Mernagh: Trent Johnson’s Still Hot…Despite Results
Back when he took the LSU job four years ago, Trent Johnson’s career resembled that of a craps player on a hot streak.
Johnson had built Nevada into a decent situation — he went a pedestrian 79-74 there overall — but his last season was the culmination of that building process as the Wolfpack caught lightening and rode it all the way to the Sweet Sixteen of the NCAA Tournament. That last year saw the school from Reno post a 25-9 record that along with their March run, thrust their coach into the limelight. Johnson did what almost any coach does when the perfect situation happens and things just come together, he bounced for the better offer.
Johnson looked at his first four years in Reno, years that resulted in steady win increases of 9-to-10-to-17-to-18, looked at his star Kirk Snyder who had helped him churn out those 25 dubs about to be drafted into the NBA, and turned to his assistant Mark Fox and said “best of luck brother, I’m heading to Palo Alto!”
The players that Johnson left behind, Nick Fazekas and Marcelus Kemp plus the incoming Ramon Sessions, kept Nevada on top of the WAC for the next several years and Fox was able to eventually grab the job at Georgia because of their efforts. Johnson led the Cardinal to 3 NCAA berths in four years but the ride wasn’t without its bumps. Two of those tournament teams sported only 18 wins and went out in the first round of action, while his final Stanford squad reeled off 28 victories and advanced to the Sweet Sixteen. Johnson then made what seemed like a really odd move to almost everyone, he left Stanford to go to LSU. The same LSU that had just fired a coach who was but two years removed from leading the Bayou Bengals to the Final Four.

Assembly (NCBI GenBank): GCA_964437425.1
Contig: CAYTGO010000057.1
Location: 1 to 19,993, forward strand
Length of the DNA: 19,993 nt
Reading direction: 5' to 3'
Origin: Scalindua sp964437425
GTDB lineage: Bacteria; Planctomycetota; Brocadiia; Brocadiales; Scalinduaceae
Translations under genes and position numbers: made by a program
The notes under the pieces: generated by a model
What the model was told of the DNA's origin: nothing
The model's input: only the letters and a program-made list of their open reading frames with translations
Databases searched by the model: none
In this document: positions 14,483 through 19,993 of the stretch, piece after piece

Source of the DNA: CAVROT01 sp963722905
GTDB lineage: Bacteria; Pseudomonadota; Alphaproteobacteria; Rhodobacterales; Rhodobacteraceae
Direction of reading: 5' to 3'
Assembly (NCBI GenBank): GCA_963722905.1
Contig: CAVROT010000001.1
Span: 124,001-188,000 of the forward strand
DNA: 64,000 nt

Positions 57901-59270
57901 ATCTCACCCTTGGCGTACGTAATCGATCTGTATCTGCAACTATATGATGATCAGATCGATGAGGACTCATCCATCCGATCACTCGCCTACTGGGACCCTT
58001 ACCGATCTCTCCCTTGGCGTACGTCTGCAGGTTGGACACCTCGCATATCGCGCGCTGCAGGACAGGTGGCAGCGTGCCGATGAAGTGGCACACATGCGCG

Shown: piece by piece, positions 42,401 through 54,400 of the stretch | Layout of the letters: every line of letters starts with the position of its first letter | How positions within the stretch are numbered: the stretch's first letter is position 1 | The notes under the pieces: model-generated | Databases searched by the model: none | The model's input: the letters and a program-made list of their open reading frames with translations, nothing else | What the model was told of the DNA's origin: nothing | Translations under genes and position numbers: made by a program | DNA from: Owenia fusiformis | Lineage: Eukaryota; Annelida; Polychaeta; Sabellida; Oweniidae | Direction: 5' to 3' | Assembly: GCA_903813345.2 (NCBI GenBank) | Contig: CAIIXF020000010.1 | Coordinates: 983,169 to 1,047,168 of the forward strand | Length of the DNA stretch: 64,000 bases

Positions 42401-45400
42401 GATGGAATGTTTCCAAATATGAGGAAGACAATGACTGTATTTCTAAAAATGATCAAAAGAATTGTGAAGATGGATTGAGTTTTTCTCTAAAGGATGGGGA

Johnson’s first season was an immediate success as the Tigers went 27-8 and 13-3 in the SEC. His next two years were dreadful as LSU experienced back-to-back 11-20 seasons with a combined 5 SEC wins. This season saw some improvement as they went 18-14 and 7-9 in the league. After the season ended Johnson learned that his best front-court player was going to bolt for the NBA draft, a departure that would make next year’s Tigers extremely undersized. Then, just like that, things started looking up for Trent Johnson.
TCU lost a good coach in Jim Christian because he saw the writing on the wall. The Horned Frogs were improving but were also heading into the Big 12, and it was obvious they weren’t ponying up the resources needed to compete while Christian was still on the job (the man who had hired Christian was no longer in charge). It was just a matter of time before Christian would be getting his walking papers. Christian returned to his roots, and a better job, when he took over for John Groce at Ohio, reviving his career in the process.
With their Christian problem solved for them, TCU inquired with the usual names who wanted nothing to do with a difficult job no matter how much cash they were offering. That’s when Trent Johnson’s phone rang and TCU turned, ironically, to a coach who was arguably in a more precarious position than the one they just watched leave.
Trent Johnson went 58-59 in his four years at LSU and was 25-39 in the SEC.
He just accepted the job as head basketball coach at TCU and will be announced tomorrow.
For that he will be paid $2 million dollars a year.
As one coach so succinctly put it earlier today in a text to me — “It’s a crazy business, guy got his ass beat for the last three years, is on the verge of getting fired, and he gets a new job for two million a year!”
Trent Johnson just rolled another winner.